Your data quality plays a changing role in the accuracy and fairness of your decisions throughout your operations.
It dictates what your actual target market is, how you can interact with your customers and employees, and how you can make them stay with your brand.
However, data bias is a pervasive challenge that undermines the reliability and ethicality of your decisions. This negatively impacts your operations, from unintentional discrimination to compromised trust among your customers.
This article explores the types of data bias to be aware of and practical techniques to avoid them.
Defining data bias
Data bias refers to the systematic error present in a data set that leads to inaccurate or unfair outcomes.
Data bias happens when certain aspects of the data collection process, data sources, or data preprocessing introduce a skewed representation of the real-world phenomenon under study.
An example of this appears in a news report by Reuters. Here, a global exam grade algorithm compromised International Baccalaureate (IB) students’ grades, giving them lower than what their performance outcomes intended.
Data scientists, machine learning practitioners, and decision-makers should learn how to manage data and its complexities.
Understanding these nuances allows you to design better strategies to ensure fairness, accuracy, and ethical considerations in your analyses.
Types of data bias to watch out for
Data bias can occur in different ways, depending on the form your company deals with. This includes the following:
Selection bias is a statistical bias that occurs when certain samples in a data set are systematically chosen, leading to a distorted representation of the target population.
This comes from cognitive bias out of data stitched together instead of having them carefully structured. As a result, some of the samples are excluded from your analysis, such as certain demographics, races, or populations.
As another form of statistical bias, sampling bias arises when the process of collecting or selecting data introduces unintended distortions in the data set.
It occurs when the sampling method fails to capture the target population’s characteristics accurately.
Measurement bias occurs when the instruments or techniques used to collect data introduce systematic errors. This usually stems from faulty instruments, inconsistent measurement procedures, or observer bias.
Reporting bias happens when there is a selective inclusion or exclusion of data or results based on perceived importance or significance.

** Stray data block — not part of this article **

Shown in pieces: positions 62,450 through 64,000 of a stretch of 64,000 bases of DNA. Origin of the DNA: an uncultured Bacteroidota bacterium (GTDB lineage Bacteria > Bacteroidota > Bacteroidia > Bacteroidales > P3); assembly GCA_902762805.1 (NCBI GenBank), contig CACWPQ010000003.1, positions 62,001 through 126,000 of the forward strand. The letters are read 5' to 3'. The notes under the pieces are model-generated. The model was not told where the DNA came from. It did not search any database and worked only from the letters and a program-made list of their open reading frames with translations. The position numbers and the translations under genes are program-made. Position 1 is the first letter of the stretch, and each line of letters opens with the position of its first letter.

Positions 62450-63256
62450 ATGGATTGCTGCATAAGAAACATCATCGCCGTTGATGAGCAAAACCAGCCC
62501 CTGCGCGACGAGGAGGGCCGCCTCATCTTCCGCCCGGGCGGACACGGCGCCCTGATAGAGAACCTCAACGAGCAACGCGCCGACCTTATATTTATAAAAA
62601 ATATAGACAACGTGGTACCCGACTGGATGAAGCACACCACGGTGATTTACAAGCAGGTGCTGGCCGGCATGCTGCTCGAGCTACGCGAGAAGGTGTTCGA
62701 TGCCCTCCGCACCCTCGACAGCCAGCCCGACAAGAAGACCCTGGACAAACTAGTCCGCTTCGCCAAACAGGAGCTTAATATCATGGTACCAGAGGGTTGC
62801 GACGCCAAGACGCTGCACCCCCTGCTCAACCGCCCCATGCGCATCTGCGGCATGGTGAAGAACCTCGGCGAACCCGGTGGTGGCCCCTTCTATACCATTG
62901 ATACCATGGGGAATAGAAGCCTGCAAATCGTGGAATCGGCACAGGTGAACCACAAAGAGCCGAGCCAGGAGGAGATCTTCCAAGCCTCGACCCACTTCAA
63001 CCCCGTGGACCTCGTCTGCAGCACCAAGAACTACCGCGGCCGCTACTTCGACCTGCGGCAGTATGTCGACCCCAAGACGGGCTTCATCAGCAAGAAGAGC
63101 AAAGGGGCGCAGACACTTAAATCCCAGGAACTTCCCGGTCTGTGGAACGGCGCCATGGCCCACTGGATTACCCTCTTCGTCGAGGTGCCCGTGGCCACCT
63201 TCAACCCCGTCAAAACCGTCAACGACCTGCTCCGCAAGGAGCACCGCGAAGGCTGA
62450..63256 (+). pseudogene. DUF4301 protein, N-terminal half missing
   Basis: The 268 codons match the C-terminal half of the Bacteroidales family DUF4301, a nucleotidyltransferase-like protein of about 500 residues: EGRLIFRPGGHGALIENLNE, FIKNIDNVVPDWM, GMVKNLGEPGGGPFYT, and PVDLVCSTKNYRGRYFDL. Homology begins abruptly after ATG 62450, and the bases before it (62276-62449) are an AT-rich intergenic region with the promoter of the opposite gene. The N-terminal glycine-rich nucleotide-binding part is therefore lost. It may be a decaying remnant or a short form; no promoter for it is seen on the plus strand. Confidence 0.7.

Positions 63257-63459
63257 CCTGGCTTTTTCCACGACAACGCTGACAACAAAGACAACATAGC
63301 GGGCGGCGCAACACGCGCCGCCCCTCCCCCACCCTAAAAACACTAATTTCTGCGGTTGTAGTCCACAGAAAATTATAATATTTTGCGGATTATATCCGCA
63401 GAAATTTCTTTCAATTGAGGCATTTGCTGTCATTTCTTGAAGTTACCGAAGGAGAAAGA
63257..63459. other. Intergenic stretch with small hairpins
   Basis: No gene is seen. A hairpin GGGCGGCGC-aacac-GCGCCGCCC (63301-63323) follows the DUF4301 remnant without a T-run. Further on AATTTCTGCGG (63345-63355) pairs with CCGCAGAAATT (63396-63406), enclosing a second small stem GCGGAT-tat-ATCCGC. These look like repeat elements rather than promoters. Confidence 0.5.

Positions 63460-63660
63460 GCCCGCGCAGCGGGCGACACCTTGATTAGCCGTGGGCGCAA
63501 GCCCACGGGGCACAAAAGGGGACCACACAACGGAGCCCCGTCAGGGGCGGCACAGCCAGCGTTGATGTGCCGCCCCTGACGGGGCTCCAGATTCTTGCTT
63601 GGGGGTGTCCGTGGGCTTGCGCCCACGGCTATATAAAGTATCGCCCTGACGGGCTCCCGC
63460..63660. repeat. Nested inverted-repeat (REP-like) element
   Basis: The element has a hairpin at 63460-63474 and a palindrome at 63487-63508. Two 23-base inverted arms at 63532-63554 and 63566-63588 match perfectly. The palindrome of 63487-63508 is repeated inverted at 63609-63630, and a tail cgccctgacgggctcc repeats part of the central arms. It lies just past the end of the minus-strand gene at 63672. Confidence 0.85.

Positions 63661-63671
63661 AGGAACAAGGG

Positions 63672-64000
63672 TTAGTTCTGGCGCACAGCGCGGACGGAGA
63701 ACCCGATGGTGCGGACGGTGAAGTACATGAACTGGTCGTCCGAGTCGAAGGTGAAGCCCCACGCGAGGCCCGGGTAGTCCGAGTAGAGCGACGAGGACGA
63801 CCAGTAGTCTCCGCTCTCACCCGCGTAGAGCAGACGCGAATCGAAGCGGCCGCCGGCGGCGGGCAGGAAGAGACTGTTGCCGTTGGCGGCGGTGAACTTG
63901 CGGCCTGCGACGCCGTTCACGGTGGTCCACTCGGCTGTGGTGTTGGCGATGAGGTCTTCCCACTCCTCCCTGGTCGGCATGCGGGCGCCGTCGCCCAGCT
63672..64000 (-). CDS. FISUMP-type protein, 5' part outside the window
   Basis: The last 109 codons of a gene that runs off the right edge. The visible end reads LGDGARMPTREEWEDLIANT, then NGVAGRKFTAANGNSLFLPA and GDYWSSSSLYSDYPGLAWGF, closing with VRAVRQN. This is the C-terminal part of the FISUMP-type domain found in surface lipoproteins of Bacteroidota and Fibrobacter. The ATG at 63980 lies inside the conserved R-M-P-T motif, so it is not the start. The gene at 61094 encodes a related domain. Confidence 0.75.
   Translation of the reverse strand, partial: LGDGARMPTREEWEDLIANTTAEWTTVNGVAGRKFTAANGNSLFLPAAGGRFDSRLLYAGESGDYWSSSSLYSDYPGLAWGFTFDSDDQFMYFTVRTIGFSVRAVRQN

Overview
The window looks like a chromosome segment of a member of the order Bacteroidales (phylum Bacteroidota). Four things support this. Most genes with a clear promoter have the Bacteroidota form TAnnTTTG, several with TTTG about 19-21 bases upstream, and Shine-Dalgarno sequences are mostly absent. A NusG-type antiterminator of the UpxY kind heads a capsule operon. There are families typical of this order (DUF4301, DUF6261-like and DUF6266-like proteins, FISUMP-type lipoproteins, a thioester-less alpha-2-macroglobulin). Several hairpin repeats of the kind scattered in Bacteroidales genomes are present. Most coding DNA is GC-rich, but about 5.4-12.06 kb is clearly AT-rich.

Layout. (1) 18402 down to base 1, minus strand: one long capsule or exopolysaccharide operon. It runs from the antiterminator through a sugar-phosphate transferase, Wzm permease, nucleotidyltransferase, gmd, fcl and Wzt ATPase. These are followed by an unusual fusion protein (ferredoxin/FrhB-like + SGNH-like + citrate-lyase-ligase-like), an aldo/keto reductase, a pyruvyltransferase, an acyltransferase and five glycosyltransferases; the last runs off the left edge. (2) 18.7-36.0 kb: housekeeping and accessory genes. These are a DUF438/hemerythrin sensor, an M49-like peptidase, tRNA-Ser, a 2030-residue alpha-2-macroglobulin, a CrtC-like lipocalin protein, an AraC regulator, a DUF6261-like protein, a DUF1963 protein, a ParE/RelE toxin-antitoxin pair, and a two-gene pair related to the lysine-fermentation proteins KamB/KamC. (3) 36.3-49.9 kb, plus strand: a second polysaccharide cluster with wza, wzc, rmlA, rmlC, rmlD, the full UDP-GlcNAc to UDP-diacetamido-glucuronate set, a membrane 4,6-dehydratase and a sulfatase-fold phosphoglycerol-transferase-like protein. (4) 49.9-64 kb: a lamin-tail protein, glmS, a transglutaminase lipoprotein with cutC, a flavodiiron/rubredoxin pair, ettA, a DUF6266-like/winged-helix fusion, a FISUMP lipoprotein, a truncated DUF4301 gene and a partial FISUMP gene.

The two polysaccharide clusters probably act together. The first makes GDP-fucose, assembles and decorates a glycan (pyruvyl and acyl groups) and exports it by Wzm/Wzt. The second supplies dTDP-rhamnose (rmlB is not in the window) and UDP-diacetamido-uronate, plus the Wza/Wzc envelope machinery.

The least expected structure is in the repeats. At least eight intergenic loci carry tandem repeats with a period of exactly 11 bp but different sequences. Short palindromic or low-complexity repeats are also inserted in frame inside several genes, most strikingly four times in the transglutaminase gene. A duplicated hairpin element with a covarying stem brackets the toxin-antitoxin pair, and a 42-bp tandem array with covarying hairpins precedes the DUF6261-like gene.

This usually occurs out of publication bias, where studies with significant results are more likely to be published. Publication bias leads to an overrepresentation of certain findings in the literature.
Algorithmic bias refers to the unfair or discriminatory outcomes arising from machine learning models due to biased training data or algorithms.
This can exacerbate existing societal biases and discrimination. An analysis by the think tank Brookings shows how algorithms replicate – and even amplify – human biases in different aspects of life.
Confirmation bias occurs when data is interpreted in a way that confirms your pre-existing hypotheses while downplaying contradictory evidence.
As a result, you tend to cherry-pick the outcomes of your studies and draw doubtful conclusions.
Teach your researchers to maintain an open and unbiased mindset to prevent this bias. Encourage them to engage in peer review and collaborative discussions to ensure a comprehensive and objective analysis.
How you can avoid data bias in machine learning
While you cannot fully eliminate data bias, there are still ways to avoid and minimize its impacts on your machine-learning efforts. You can apply the following measures for this.
Diversify data collection
Ensure that your data collection process captures the diversity and representativeness of your target market. Collect data from different sources and include various samples to avoid skewed or incomplete representations.
Incorporate sampling techniques
Employ appropriate sampling techniques in your studies to minimize the impact of sampling bias. Randomly selecting data points can help you ensure a more balanced representation of the market you are analyzing.
For instance, think tanks have some of the best practices for sampling the population of the location they are studying.
Published balanced results
Encouraging transparency in research prevents both reporting and publication biases from happening. You can do this by publishing both positive and negative results in your products and fostering open science practices.
Use updated research instruments
Always make sure to use updated instruments and standardized measurement protocols to minimize your measurement bias. Regularly calibrate your methods as needed and provide clear instructions for this.
Maintain human intervention
Maintain human intervention in machine learning to evaluate your data for representativeness and diversity carefully. This helps you to incorporate fairness in considerations during the model development and validation stages.